The Ahead-Of-Its-Time Machine
The first car in outer space makes its first car show appearance here on Earth.
Who would ever think to include a moon vehicle on a list of the world’s most innovative and important classic cars? Costing 38 million dollars to produce in 1971, the Apollo Lunar Roving Vehicle is the most expensive car ever made. It’s definitely old enough to be considered a classic and—from an industry prospective—was loaded with technological firsts.
But very few earth-bound automotive enthusiasts have ever seen what an actual LRV looks like up close until this month in Traverse City, Michigan.
An original LRV prototype, on loan from the Air Zoo museum of Kalamazoo, was one of the highlights at this year’s Hagerty Family Car Show, an annual Fourth of July weekend event sponsored by Hagerty Insurance on behalf of the National Cherry Festival. Learn more about the Lunar Rover “We estimate that about five thousand visitors took in the display,” said Bob DeKorne, Hagerty’s Client Resource Manager and the man who helped organize the event. “That’s more people than have come through to see any of the other significant cars we’ve had headlining the show in years past. Since many of the visitors were ‘non-car people’ and families who went on to see the other exhibits in the show, it was a good promotion for NASA and the collector vehicle hobby in general.”
Three of the four original LRVs produced—one each for the Apollo 15, 16 and 17 space missions—are still sitting on the moon where the astronauts last parked them. The last is on permanent display at the Smithsonian Air & Space museum.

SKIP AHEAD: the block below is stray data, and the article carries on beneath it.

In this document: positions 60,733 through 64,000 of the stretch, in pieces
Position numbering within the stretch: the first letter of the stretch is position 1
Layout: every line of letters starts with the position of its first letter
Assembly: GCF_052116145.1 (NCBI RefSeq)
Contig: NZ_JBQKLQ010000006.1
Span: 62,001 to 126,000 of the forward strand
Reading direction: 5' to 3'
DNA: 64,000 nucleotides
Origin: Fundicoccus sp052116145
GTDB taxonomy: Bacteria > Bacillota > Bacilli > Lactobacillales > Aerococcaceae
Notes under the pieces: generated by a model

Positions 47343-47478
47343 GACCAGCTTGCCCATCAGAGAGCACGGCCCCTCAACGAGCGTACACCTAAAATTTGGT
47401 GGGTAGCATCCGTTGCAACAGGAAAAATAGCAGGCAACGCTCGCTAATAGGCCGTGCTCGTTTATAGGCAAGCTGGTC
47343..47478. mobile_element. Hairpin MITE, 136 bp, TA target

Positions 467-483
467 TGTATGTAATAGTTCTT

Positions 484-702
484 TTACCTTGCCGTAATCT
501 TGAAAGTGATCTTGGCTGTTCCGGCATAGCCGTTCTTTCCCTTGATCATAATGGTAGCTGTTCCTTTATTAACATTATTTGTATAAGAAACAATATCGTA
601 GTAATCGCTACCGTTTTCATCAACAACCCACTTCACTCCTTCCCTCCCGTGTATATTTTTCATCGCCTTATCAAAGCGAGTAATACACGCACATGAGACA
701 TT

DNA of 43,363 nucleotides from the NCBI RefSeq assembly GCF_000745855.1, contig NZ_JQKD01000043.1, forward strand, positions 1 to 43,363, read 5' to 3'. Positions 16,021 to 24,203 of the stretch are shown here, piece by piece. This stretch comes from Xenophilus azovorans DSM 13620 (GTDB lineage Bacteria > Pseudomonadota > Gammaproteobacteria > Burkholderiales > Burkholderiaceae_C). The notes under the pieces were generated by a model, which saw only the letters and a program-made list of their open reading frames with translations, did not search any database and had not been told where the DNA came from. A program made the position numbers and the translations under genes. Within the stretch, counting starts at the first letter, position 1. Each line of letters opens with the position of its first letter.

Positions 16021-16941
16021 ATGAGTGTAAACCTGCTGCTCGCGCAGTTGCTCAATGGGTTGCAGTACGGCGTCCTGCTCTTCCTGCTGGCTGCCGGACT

Conceived and developed in 17 months with virtually no ceiling on how much the creators were allowed to spend, the Apollo Lunar Roving Vehicle was loaded with automotive firsts.
This totally electric vehicle featured: a three- part, aluminum alloy tube chassie that could be folded up and stored; four- wheel independent steering; all-wheel drive; Velcro seat belts; and an on-board directional navigation system.
Each LRV also featured high traction, “wire” wheels manufactured by General Motors Defense Laboratories. Instead of steel-belted rubber, each wheel consisted of a spun aluminum hub made of zinc coated, woven, steel strands—like tightly wound piano wire—attached to the rims.
Seating two astronauts and their gear, the LRV weighed less than 450 pounds but was capable of hauling a payload of over 1,000 pounds on the moon’s surface. Each rover had a top speed of about 8 mph, although “last man on the moon” Gene Cernan recorded a maximum speed of 11.2 mph during his Apollo 17 mission, giving him the (unofficial) lunar land speed record.
PHOTO: Astronaut Eugene A. Cernan, Apollo 17 mission commander, makes a short checkout of the Lunar Roving Vehicle during the early part of the first Apollo 17 extravehicular activity.